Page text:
The Republican nomination race is still Mitt Romney's to lose, but he is in trouble yet again, and his cloak of inevitability is fast disappearing.
Even if Romney won every delegate from now on, and he won't, it wouldn't be mathematically possible for him to lock up 1144 delegates at least until early April. It is now too late in almost every state to get on the ballot, so barring a brokered convention where a compromise candidate can potentially emerge out of nowhere, we are down to these last four candidates. Ironically though, the longer Ron Paul and Newt Gingrich stay in the race, the more likely the Republicans will be headed toward a brokered convention, and new developments keep making what was once a journalist’s dream a palpable possibility. Gingrich's superPAC just got a 10 million infusion from Sheldon Adelson, and with a lock on Georgia's delegates, he has no incentive to drop out anytime soon. Ron Paul, of course, is the only candidate in this race in it for the ideas and the ideas alone, so he is guaranteed to stay on for as long as he can shape the debate. When 2012 is wrapped up, it may well be that the only person who unambiguously benefitted from Citizens United and the rise of the superPACs to sustain the campaigns of what would once have been longshot candidates may be the same person who had initially opposed Citizens United, Barack Obama.
With a steady trickle of good news coming in about the economy, Mitt Romney’s strong suit is losing its luster, which is why the game between the two front-runners is fluid and difficult to call. With contraception in the news, Romney's moderate credentials pale in contrast to Santorum's authentic conservatism, or as Romney has tried to say of himself, "severe" conservatism. Funded by a billionaire, Foster Freiss, Santorum now has the resources to fight a longish race. More important, he is polling ahead of Romney in Michigan, where Romney's father was once the Governor. If Santorum ekes out a victory in Michigan, he may get enough of a momentum to win in delegate-rich Ohio, a key battleground state that will cause Establishment Republicans to give him a fresh look. Things could then get really messy this summer, and this is bad news for the GOP. The difference between the Obama-Clinton battle in 2008 and the Romney-Santorum battle is that Clinton wasn't able to pull Obama to the Right; each of the anti-Romney candidates have taken their turn to drag Romney so far to the Right that the eventual nominee may not have time to race back to the center to stage a plausible general election campaign.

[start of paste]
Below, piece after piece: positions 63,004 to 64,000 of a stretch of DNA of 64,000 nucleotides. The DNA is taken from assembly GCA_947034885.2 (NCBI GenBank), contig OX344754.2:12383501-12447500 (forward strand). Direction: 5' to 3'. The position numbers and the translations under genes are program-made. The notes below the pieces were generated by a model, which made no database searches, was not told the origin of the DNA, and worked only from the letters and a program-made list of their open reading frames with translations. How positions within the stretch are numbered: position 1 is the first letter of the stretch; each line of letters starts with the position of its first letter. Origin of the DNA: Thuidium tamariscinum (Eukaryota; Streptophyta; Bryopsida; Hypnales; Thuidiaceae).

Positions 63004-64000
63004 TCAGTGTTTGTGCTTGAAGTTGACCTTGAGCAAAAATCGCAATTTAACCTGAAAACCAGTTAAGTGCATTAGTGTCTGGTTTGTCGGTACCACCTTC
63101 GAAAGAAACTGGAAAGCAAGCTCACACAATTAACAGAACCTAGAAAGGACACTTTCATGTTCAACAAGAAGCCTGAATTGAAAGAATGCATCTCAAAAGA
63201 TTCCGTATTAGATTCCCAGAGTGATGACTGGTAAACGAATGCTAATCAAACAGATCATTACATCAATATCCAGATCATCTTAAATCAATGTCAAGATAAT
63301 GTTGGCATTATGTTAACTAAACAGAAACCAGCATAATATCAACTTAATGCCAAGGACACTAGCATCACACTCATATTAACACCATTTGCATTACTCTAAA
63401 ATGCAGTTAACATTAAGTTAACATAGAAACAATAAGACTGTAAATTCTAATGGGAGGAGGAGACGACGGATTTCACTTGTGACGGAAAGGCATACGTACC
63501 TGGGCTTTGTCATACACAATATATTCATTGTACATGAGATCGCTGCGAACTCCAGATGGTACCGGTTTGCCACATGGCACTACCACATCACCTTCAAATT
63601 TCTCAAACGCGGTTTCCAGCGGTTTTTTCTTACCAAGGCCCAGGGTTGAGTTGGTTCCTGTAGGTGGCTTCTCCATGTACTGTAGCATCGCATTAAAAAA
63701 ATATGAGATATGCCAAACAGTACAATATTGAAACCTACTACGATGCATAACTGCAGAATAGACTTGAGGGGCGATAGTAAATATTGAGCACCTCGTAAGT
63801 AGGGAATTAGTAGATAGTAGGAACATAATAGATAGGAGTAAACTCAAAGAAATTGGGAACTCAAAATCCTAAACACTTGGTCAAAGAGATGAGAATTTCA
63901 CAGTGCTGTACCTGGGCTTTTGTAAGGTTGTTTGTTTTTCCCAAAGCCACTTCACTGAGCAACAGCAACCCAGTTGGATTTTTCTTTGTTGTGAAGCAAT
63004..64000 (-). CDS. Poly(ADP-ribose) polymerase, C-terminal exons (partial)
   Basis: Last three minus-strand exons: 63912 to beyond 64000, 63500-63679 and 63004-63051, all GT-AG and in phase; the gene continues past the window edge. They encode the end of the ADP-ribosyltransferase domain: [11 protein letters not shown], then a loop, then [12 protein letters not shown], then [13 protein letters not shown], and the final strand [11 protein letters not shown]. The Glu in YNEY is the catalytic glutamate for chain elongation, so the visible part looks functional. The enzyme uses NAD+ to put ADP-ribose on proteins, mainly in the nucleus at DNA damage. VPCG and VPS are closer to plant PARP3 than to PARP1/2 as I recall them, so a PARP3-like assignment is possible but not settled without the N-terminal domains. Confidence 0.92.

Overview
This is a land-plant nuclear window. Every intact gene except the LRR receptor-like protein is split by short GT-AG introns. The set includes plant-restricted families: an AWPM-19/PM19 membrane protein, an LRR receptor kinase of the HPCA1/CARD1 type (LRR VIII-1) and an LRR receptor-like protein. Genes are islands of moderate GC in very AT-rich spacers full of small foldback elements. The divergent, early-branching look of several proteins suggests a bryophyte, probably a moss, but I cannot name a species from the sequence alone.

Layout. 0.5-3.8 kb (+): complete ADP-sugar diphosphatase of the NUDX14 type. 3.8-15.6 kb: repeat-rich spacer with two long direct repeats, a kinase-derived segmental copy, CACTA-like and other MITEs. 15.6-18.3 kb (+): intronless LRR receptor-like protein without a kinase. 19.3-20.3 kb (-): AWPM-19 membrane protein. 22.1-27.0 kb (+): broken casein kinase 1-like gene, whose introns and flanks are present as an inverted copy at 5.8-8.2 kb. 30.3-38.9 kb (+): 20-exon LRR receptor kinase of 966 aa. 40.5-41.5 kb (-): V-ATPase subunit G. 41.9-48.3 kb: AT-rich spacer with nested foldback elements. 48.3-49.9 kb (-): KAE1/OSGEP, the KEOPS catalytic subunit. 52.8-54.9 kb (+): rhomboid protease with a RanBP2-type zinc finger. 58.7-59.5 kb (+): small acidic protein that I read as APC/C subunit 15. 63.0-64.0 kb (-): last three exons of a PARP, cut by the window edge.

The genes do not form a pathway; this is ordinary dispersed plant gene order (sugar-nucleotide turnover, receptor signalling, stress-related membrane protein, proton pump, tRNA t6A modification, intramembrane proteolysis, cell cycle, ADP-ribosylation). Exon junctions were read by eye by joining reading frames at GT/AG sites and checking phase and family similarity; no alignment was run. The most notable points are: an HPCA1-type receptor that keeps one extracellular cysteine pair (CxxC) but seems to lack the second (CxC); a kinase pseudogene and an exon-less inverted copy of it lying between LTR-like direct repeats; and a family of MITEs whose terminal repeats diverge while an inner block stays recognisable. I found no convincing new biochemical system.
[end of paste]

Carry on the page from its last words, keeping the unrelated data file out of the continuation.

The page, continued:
Already, the divergence of interest between the presidential and primary candidates and incumbent republicans is occurring. On the one hand, Republicans in Congress have already caved in to payroll tax cuts proposed by the Obama administration, and succumbed to the pressure to moderate in order to produce some legislative outcomes in an election year. On the other hand, the primary electorate is being invited to live in an alternate universe, where ideological purity and consistency rather than moderation will be rewarded. The net result is that the overlapping of general and primary election imperatives -- the incentive to go Right and go center – is going to get increasingly glaring and damaging to the GOP the longer the nomination contest goes on. The Republican party therefore has every incentive to end the nomination race soon, so that it can begin the move toward the center that will position the candidate to take on Obama in the Fall, and to mitigate the potential embarrassment of more congressional cavings in to come as the lame-duck session tries to find something to show after two years of unproductive bickering.